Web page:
WASHINGTON — George Washington University says two ill students on campus are confirmed to have the mumps.
The university’s Colonial Health Center has isolated the students per guidelines from the Centers for Disease Control and Prevention, and has reached out to other students who may have been in contact with the two sick students, the university said in an April 11 campus advisory.
The contagious viral disease, which is spread through direct contact with the saliva or mucus of other infected people, is no longer considered common in the U.S., according to the CDC, but outbreaks still happen. There were about 5,000 reported cases last year.
Most people are protected against the mumps through the vaccine for measles, mumps and rubella. Rarely, vaccinated people can develop symptoms.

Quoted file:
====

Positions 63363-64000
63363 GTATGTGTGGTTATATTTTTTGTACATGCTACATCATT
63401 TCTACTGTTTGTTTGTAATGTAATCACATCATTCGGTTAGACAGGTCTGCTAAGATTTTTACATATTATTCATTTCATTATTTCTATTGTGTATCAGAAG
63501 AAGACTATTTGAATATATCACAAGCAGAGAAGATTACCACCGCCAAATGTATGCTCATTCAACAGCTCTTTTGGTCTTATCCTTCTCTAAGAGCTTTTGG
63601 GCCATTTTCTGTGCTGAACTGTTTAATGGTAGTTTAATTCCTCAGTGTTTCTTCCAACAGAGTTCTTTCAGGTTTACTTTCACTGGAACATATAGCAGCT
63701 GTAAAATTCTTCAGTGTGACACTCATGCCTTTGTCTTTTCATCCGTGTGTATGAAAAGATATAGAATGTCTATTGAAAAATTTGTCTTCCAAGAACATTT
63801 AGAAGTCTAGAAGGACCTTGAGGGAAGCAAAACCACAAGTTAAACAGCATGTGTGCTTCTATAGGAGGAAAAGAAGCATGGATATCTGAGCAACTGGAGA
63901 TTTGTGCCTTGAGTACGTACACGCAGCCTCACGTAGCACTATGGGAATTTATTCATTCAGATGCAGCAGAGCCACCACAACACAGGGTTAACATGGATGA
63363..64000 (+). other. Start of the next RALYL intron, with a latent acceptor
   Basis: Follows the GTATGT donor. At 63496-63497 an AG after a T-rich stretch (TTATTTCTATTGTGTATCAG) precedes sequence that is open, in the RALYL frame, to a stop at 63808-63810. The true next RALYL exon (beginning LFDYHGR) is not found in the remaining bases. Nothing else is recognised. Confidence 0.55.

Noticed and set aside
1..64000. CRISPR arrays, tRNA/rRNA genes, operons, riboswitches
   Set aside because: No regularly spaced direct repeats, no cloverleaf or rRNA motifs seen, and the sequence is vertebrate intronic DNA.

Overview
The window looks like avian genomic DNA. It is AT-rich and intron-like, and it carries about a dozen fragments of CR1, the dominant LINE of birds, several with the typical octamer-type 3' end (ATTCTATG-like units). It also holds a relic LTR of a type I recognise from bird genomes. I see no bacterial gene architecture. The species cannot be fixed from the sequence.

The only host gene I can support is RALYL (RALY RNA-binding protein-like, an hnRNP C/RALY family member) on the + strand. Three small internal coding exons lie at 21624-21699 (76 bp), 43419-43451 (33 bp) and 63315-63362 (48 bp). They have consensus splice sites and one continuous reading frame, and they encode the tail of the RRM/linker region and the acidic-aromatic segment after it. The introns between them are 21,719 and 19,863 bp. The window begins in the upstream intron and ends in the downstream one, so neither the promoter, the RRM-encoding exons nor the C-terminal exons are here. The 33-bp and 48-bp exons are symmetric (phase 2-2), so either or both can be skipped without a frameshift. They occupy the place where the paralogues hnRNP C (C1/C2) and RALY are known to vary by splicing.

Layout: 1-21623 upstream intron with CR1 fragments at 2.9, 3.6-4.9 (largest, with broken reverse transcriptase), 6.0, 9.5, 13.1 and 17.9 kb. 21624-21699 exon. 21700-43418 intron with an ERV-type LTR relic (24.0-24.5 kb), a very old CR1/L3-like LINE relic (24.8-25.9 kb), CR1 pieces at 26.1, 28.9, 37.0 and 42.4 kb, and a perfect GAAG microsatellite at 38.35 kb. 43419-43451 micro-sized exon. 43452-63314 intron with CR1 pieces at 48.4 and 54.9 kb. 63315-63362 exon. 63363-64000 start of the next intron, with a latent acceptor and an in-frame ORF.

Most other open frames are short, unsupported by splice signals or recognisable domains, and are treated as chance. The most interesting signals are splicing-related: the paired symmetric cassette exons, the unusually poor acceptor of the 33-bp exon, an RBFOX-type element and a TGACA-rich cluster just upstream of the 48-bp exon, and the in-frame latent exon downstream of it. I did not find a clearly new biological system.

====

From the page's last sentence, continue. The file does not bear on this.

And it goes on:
The students were up-to-date on their vaccinations against mumps, the university said in the advisory.
Symptoms of the mumps include fever, headache, muscle aches, tiredness, loss of appetite, and swollen and tender salivary glands.
Students who think they may have symptoms are encouraged to call Colonial Health Center at 202-994-5300.
In February, a GWU graduate student was diagnosed with mumps.
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